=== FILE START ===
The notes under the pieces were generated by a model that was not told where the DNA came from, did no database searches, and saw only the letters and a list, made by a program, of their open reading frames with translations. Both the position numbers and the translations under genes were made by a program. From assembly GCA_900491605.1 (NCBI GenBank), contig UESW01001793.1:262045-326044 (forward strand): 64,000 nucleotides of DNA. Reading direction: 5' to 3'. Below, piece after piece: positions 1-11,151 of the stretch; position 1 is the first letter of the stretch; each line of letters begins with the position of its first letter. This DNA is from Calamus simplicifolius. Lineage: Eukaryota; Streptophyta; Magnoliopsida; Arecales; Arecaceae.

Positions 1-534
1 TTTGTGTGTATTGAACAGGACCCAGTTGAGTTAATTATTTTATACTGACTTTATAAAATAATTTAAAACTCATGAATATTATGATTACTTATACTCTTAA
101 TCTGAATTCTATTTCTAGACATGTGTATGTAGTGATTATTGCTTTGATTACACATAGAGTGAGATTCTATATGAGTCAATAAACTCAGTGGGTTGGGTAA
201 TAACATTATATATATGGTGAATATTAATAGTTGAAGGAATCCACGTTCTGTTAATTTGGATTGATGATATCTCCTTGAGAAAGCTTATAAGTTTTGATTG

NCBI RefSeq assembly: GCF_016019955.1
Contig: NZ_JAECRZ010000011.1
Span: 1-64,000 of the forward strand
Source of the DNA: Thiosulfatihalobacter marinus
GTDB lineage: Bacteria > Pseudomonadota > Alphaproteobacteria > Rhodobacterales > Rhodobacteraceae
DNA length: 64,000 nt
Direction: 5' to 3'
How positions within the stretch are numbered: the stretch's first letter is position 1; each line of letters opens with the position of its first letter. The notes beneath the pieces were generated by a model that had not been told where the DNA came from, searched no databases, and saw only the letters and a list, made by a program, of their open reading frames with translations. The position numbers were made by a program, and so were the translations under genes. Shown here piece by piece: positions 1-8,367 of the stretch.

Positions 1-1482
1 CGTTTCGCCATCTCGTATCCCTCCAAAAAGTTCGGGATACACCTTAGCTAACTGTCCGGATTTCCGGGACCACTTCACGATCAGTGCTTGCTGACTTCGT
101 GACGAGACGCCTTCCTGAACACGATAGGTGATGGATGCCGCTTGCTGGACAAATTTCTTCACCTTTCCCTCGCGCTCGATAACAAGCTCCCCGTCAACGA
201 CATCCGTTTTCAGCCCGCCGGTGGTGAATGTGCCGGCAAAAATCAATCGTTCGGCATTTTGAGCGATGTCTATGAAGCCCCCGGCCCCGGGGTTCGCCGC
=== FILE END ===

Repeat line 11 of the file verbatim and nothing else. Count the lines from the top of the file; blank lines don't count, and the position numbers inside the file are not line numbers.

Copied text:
DNA length: 64,000 nt